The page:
(PS) Slaton v. I.R.S., No. 2:2018cv00189 - Document 11 (E.D. Cal. 2018)

Court Description: ORDER and FINDINGS and RECOMMENDATIONS signed by Magistrate Judge Carolyn K. Delaney on 7/30/18, RECOMMENDING that this action be dismissed with prejudice pursuant to Federal Rule of Civil Procedure 41(b) and the Clerk be directed to vacate all da tes and close this case. It is ORDERED that all pleading, discovery, and motion practice in this action are STAYED pending resolution of the findings and recommendations. Matter REFERRED to District Judge Troy L. Nunley. Within 14 days after being served with these findings and recommendations, any party may file written objections with the court and serve a copy on all parties. (Kastilahn, A)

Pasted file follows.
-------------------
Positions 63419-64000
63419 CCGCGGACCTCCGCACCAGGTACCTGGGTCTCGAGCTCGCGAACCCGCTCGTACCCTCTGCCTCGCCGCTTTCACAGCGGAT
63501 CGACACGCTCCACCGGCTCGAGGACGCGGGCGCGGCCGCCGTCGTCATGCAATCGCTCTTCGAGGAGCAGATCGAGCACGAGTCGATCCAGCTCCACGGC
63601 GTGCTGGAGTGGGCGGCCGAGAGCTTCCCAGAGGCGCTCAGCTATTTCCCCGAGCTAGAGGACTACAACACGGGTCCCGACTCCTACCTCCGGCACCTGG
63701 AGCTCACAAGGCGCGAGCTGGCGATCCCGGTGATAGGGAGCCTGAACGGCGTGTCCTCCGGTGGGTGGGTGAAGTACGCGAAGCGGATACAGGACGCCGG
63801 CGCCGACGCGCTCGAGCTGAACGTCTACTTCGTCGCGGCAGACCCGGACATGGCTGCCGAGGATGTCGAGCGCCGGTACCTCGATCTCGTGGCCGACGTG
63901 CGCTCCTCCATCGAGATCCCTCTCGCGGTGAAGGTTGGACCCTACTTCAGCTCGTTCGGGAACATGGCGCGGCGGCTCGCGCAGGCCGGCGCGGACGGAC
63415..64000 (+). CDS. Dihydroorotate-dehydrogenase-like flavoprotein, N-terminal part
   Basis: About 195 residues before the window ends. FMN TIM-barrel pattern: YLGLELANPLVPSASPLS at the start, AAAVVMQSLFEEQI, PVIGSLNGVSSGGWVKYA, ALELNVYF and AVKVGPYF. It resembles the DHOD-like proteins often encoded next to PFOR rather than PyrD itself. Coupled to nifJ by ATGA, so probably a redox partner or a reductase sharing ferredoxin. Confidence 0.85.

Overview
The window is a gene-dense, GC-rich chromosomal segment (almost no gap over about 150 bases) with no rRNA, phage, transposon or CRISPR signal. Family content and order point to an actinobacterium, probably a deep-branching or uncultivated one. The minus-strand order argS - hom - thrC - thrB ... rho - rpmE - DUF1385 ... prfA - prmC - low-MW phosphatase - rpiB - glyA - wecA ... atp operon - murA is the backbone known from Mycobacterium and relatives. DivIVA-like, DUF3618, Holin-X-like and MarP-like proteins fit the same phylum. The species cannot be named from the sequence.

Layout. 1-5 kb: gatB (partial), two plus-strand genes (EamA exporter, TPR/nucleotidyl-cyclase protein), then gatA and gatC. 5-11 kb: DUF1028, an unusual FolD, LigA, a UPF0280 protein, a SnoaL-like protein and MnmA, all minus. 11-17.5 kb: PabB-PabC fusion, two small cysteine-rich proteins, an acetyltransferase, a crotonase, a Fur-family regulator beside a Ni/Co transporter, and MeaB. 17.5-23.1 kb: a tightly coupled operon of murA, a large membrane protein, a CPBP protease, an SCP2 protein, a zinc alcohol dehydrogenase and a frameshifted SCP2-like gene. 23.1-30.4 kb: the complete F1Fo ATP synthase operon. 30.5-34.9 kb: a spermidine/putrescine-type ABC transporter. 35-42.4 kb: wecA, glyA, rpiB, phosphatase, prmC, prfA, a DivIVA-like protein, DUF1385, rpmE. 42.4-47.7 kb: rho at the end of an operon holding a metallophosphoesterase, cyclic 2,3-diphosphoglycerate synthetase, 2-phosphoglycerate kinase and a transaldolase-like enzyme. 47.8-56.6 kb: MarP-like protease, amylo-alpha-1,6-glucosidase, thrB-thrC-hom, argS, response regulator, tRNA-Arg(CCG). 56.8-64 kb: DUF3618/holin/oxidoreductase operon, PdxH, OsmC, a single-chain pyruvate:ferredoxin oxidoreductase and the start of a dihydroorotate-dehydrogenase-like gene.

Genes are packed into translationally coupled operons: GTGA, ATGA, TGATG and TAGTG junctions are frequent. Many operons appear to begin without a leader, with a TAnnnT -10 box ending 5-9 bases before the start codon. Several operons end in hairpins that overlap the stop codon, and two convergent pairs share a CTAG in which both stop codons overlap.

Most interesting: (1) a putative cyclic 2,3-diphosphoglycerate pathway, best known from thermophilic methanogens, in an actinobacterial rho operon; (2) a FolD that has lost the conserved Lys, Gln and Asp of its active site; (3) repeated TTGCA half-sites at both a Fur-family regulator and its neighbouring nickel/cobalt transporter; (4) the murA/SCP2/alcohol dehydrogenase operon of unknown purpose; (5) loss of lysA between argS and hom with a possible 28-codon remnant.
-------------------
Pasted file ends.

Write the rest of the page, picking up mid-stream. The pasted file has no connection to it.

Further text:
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1 2 3 4 5 6 7 8 UNITED STATES DISTRICT COURT 9 FOR THE EASTERN DISTRICT OF CALIFORNIA 10 11 SHERYL DENISE SLATON, 12 Plaintiff, 13 14 15 No. 2:18-cv-00189-TLN-CKD (PS) v. ORDER AND FINDINGS AND RECOMMENDATIONS I.R.S., Defendant. 16 17 Plaintiff Sheryl Denise Slaton, who proceeds without counsel, commenced this action on 18 January 29, 2018 and requested leave to proceed in forma pauperis pursuant to 28 U.S.C. § 1915. 19 (ECF Nos. 1, 2.) The court denied this motion, but allowed plaintiff to submit two amended 20 motions for leave to proceed in forma pauperis. (See ECF Nos. 3–8.) 21 After three attempts, plaintiff was unable to demonstrate that she is unable to pay, or 22 provide security for, the court filing fee. (ECF No. 9 at 2.) As a result, on May 18, 2018, the 23 court ordered plaintiff to pay the filing fee, or request a reasonable extension of time to do so, 24 within 28 days. (Id. at 3.) Plaintiff was advised that failure to comply with the court’s order may 25 result in dismissal of the action pursuant to Federal Rule of Civil Procedure 41(b). Plaintiff failed 26 to comply with the court’s order. 27 Based on plaintiff’s numerous failures, the court considered whether the action should be 28 dismissed. Nevertheless, in light of plaintiff’s pro se status and the court’s general preference to 1 1 resolve actions on their merits, the court first attempted lesser sanctions in the form of an order to 2 show cause. More specifically, on June 28, 2018, the court ordered that within fourteen days, 3 plaintiff shall: (1) pay the applicable filling fee; and (2) show cause in writing why the action 4 should not be dismissed based upon plaintiff’s failure to follow the court’s order. (ECF No. 10 at 5 3.) Plaintiff was specifically cautioned that failure to timely comply with the order would result 6 in a recommendation that the action be dismissed with prejudice pursuant to Federal Rule of Civil 7 Procedure 41(b). (Id.) 8 9 10 11 Although the applicable deadline has now passed, plaintiff failed to pay the filing fee and failed to respond to the order to show cause. Therefore, the court recommends dismissal at this juncture. Eastern District Local Rule 110 provides that “[f]ailure of counsel or of a party to comply 12 with these Rules or with any order of the Court may be grounds for imposition by the Court of 13 any and all sanctions authorized by statute or Rule or within the inherent power of the Court.” 14 Moreover, Eastern District Local Rule 183(a) provides, in part: 15 16 17 18 19 20 21 Any individual representing himself or herself without an attorney is bound by the Federal Rules of Civil or Criminal Procedure, these Rules, and all other applicable law. All obligations placed on “counsel” by these Rules apply to individuals appearing in propria persona. Failure to comply therewith may be ground for dismissal, judgment by default, or any other sanction appropriate under these Rules. See also King v. Atiyeh, 814 F.2d 565, 567 (9th Cir. 1987) (“Pro se litigants must follow the same rules of procedure that govern other litigants”) (overruled on other grounds). A district court may impose sanctions, including involuntary dismissal of a plaintiff’s case pursuant to 22 Federal Rule of Civil Procedure 41(b), where that plaintiff fails to prosecute his or her case or 23 24 25 fails to comply with the court’s orders, the Federal Rules of Civil Procedure, or the court’s local rules. See Chambers v. NASCO, Inc., 501 U.S. 32, 44 (1991) (recognizing that a court “may act sua sponte to dismiss a suit for failure to prosecute”); Hells Canyon Preservation Council v. U.S. 26 Forest Serv., 403 F.3d 683, 689 (9th Cir. 2005) (stating that courts may dismiss an action 27 pursuant to Federal Rule of Civil Procedure 41(b) sua sponte for a plaintiff’s failure to prosecute 28 2 1 or comply with the rules of civil procedure or the court’s orders); Ghazali v. Moran, 46 F.3d 52, 2 53 (9th Cir. 1995) (per curiam) (“Failure to follow a district court’s local rules is a proper ground 3 for dismissal”); Ferdik v. Bonzelet, 963 F.2d 1258, 1260 (9th Cir. 1992) (“Pursuant to Federal 4 Rule of Civil Procedure 41(b), the district court may dismiss an action for failure to comply with 5 any order of the court”); Thompson v. Housing Auth. of City of L.A., 782 F.2d 829, 831 (9th Cir. 6 1986) (per curiam) (stating that district courts have inherent power to control their dockets and 7 may impose sanctions including dismissal or default). 8 9 10 11 12 13 A court must weigh five factors in determining whether to dismiss a case for failure to prosecute, failure to comply with a court order, or failure to comply with a district court’s local rules. See, e.g., Ferdik, 963 F.2d at 1260. Specifically, the court must consider: (1) the public’s interest in expeditious resolution of litigation; (2) the court’s need to manage its docket; (3) the risk of prejudice to the defendants; (4) the public policy favoring disposition of cases on their merits; and (5) the availability of less drastic alternatives. 14 Id. at 1260-61; accord Pagtalunan v. Galaza, 291 F.3d 639, 642-43 (9th Cir. 2002); Ghazali, 46 15 F.3d at 53. The Ninth Circuit Court of Appeals has stated that “[t]hese factors are not a series of 16 conditions precedent before the judge can do anything, but a way for a district judge to think 17 about what to do.” In re Phenylpropanolamine (PPA) Prods. Liab. Litig., 460 F.3d 1217, 1226 18 (9th Cir. 2006). 19 Although involuntary dismissal can be a harsh remedy, on balance the five relevant 20 factors weigh in favor of dismissal here. The first two Ferdik factors strongly support dismissal, 21 given that plaintiff’s failure to comply with the court’s orders and failure to prosecute her case 22 have unreasonably delayed the progress of this litigation. The third Ferdik factor also favors 23 dismissal. Although the defendant has not yet appeared in the case, it has been named in a civil 24 action, and plaintiff’s failure to prosecute the case has hampered defendant’s ability to move this 25 case forward towards resolution. 26 Additionally, the fifth Ferdik factor, which considers the availability of less drastic 27 measures, also supports dismissal. As noted above, the court has already attempted less drastic 28 measures—multiple opportunities to amend the IFP application and an order to show cause— 3 1 prior to recommending dismissal. However, plaintiff ultimately failed to demonstrate that she is 2 unable to pay the filing fee; failed to pay the filing fee, or request an extension of time; and failed 3 to respond to the order to show cause. Furthermore, the court finds no suitable alternative to 4 dismissal at this juncture. Given plaintiff’s complete failure to respond to the court’s previous 5 order and and her failure to pay the applicable filing fee, the imposition of monetary sanctions 6 would be futile, and the court is unable to frame any meaningful issue or evidentiary sanctions 7 based on the limited record before it. 8 9 Finally, the court finds that the fourth Ferdik factor, which addresses the public policy favoring disposition of cases on the merits, does not materially counsel against dismissal. If 10 anything, a disposition on the merits has been hindered by plaintiff’s own failure to comply with 11 the court’s orders and prosecute her case. In any event, the court finds that the fourth Ferdik 12 factor is outweighed by the other Ferdik factors. 13 Consequently, dismissal is appropriate. 14 Accordingly, IT IS HEREBY RECOMMENDED that: 15 1. The action be dismissed with prejudice pursuant to Federal Rule of Civil Procedure 16 41(b). 17 2. The Clerk of Court be directed to vacate all dates and close this case. 18 In light of these recommendations, IT IS ALSO HEREBY ORDERED that all pleading, 19 discovery, and motion practice in this action are STAYED pending resolution of the findings and 20 recommendations. With the exception of objections to the findings and recommendations and 21 any non-frivolous motions for emergency relief, the court will not entertain or respond to any 22 motions and other filings until the findings and recommendations are resolved. 23 These findings and recommendations are submitted to the United States District Judge 24 assigned to the case, pursuant to the provisions of 28 U.S.C. § 636(b)(l). Within fourteen (14) 25 days after being served with these findings and recommendations, any party may file written 26 objections with the court and serve a copy on all parties. Such a document should be captioned 27 “Objections to Magistrate Judge’s Findings and Recommendations.” Any reply to the objections 28 shall be served on all parties and filed with the court within fourteen (14) days after service of the 4 1 objections. The parties are advised that failure to file objections within the specified time may 2 waive the right to appeal the District Court’s order. Turner v. Duncan, 158 F.3d 449, 455 (9th 3 Cir. 1998); Martinez v. Ylst, 951 F.2d 1153, 1156-57 (9th Cir. 1991). 4 Dated: July 30, 2018 _____________________________________ CAROLYN K. DELANEY UNITED STATES MAGISTRATE JUDGE 5 6 7 8 9 10 14/ps.18.189.slaton v. irs.f&R 41b dismissal 11 12 13 14 15 16 17 18 19 20 21 22 23 24 25 26 27 28 5